The moment the first question was articulated, I knew, ah, okay, let’s pivot back to, let’s say, the day -to -day business of being a consultant and answering these questions. What I think got better or we really improved over time was making a dialogue out of it. At the beginning, it was more question, answer, and please don’t ask the follow -up questions, leave us alone. Let’s have the next person answering. Nowadays, we really ingrain it into a dialogue with the audience. Yeah, because I think there are a few things more boring than…

Sitting through a talk for at least an hour over and over and over again. I mean, I’m not saying that talking for an hour is wrong, not by any means, but if you just had a keynote speaker and then another session listening and then having to sit in another session, for instance, just prior to lunch, where people are looking at their Clark’s already like, when can we finally go for lunch? You’re going to bore people out. So I like having that dynamic and the, and, um, being able to engage with people in the audience. Also.

because it creates more of a relationship and it makes it a little bit more tangible for people to home in on. Yeah, I agree. And I think the next thing which I experienced after the DREAM conference at Arthos when we were going to the At the DREAM Day in Zurich was the cultural difference as well, because we jumped from, let’s say, one cultural region into another cultural region. So the questions we got about our talk…

were slightly different. Also the audience was slightly different because it was a leadership conference. We could now argue the case of who’s a leader and who’s not a leader, but there was a lot of difference in the questions we got. And that was interesting to see because this was something I could directly take with me also into day -to -day business as a consultant. I think it was a really nice jump as well going from a smaller conference, well organized by the way, the Dream Conference by Atos. I can definitely recommend it. If you’re a business analyst,

Sander Dur (19:04.622)
Or in that realm, I can highly recommend going there because it’s well organized. They have good topics. They have good speakers. And you’ll definitely get a load of information and takeaways. But going from there, I think the audience was 300 people by heart, something like that. And then we went to Switzerland, to Zurich for an audience of 1 ,200 people as our second conference ever. That’s a really large step. And.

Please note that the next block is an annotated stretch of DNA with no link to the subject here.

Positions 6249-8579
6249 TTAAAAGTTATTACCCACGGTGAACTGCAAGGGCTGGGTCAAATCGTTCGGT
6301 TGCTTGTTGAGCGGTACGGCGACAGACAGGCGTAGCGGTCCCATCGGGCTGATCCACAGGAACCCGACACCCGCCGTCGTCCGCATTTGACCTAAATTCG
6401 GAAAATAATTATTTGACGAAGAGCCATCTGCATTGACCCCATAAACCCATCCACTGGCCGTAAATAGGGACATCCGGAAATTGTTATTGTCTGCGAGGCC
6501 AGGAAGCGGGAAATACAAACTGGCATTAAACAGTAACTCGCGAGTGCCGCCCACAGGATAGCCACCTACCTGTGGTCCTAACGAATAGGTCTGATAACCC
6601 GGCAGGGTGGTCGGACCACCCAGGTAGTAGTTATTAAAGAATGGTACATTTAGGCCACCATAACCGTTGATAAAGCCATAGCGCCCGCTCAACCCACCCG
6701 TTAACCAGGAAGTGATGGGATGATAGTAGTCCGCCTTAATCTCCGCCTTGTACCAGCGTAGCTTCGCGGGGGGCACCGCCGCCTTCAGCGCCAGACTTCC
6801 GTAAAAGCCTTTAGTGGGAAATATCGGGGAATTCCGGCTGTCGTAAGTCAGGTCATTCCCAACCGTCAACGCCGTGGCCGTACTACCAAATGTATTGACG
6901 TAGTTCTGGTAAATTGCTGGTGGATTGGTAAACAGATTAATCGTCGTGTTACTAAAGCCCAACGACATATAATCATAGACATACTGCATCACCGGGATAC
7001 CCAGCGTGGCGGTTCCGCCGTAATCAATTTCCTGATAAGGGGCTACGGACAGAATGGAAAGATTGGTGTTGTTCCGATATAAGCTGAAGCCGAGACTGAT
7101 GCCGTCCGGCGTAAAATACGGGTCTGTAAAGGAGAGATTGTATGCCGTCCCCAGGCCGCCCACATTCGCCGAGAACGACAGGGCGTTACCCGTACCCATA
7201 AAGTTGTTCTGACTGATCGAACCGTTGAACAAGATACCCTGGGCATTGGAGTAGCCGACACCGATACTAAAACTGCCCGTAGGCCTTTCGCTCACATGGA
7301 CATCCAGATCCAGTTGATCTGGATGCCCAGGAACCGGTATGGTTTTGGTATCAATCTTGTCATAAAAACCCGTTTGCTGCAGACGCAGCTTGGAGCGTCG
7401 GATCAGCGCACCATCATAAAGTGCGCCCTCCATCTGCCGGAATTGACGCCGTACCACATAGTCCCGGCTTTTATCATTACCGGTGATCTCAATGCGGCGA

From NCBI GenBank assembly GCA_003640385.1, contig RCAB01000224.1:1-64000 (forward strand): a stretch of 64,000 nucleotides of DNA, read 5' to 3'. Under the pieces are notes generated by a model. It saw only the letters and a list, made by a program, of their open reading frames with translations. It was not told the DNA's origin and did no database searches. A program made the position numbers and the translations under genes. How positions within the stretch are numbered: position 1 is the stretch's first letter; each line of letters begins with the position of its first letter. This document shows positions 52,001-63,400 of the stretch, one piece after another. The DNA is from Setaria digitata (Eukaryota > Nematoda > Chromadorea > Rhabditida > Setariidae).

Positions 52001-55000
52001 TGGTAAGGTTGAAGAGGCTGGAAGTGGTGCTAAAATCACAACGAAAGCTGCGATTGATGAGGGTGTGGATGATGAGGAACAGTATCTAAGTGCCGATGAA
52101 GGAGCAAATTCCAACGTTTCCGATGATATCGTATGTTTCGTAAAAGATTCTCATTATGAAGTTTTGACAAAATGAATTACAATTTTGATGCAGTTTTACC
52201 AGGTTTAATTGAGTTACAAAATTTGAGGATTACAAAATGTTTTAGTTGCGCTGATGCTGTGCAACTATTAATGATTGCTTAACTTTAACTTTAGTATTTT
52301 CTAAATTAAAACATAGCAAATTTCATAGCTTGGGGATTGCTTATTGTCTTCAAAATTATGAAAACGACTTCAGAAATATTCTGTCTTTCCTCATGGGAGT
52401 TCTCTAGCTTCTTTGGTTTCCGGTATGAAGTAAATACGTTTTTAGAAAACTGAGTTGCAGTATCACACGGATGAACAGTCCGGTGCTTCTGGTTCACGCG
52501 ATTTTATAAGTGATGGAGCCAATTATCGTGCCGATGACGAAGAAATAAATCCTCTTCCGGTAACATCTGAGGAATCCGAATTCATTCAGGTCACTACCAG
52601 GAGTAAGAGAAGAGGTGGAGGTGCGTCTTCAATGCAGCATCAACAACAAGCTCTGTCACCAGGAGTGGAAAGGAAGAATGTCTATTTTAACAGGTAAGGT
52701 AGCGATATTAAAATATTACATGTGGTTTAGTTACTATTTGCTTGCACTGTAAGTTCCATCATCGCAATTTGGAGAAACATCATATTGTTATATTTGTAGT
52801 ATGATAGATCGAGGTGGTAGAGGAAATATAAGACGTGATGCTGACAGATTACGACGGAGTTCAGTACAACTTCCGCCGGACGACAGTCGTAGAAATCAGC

knowing that’s the agile leadership day where the vast majority of the audience is in C level positions, at least middle management and up. And then you’re there as a complete newbie of a speaker. To me, that was a fairly daunting experience. Something I did learn there is that I find it a million times more scary to talk to a smaller audience that really knows their shit. Yeah. Like when I was in the scrum .org face to face.

in Boston at the Scrum Noorg office themselves. I think there were 30, 40 people present. And I think it’s to me, it’s a lot more scary to talk that to such a size of an audience that to 1200 people that may not necessarily be fully engaged with what Angel is and what Scrum is and maybe on a different level, but people are really seasoned veterans. I think there’s a lot more scary to talk to an audience of that size because I feel I can get lost in the anonymity of looking into the faces and it’s more of a.

Not necessarily a cloud, but more of a sea of people. And with a smaller audience, you can either see people’s facial expressions constantly change to the same people. So if I would lock on to you and I would look away and then over time, when I keep looking back at you or someone else and I see their facial expression and their body language change, or they start looking at their phone a bit more, then I know maybe I’m not doing the right thing. Yeah.

And that’s different if you have a crowd of 1200 people, you’re the only thing that you see is just a massive wave of people. Yeah. But you don’t see how they feel or, you know, you don’t necessarily feel, you cannot really get in touch with the body language of those people. Cause maybe just the front row or the row after. Yeah. Yeah, I agree. And I think that’s something we’re just, it’s, yeah, how to say that it’s something we can take into account. So for example, if you have someone who’s listening,

Sander Dur (21:30.19)
plans to be at conferences. I would totally agree the bigger the conference get, the easier it gets to get in front of the people because you have this ocean, there’s this blurry, rather anonymous group of people who is looking at you. And still they came to your talk based on the description or the abstract you provided. So they are interested in the topic. This is also something I really learned over time. The people which are sitting in front of you, they don’t sit there because they have to.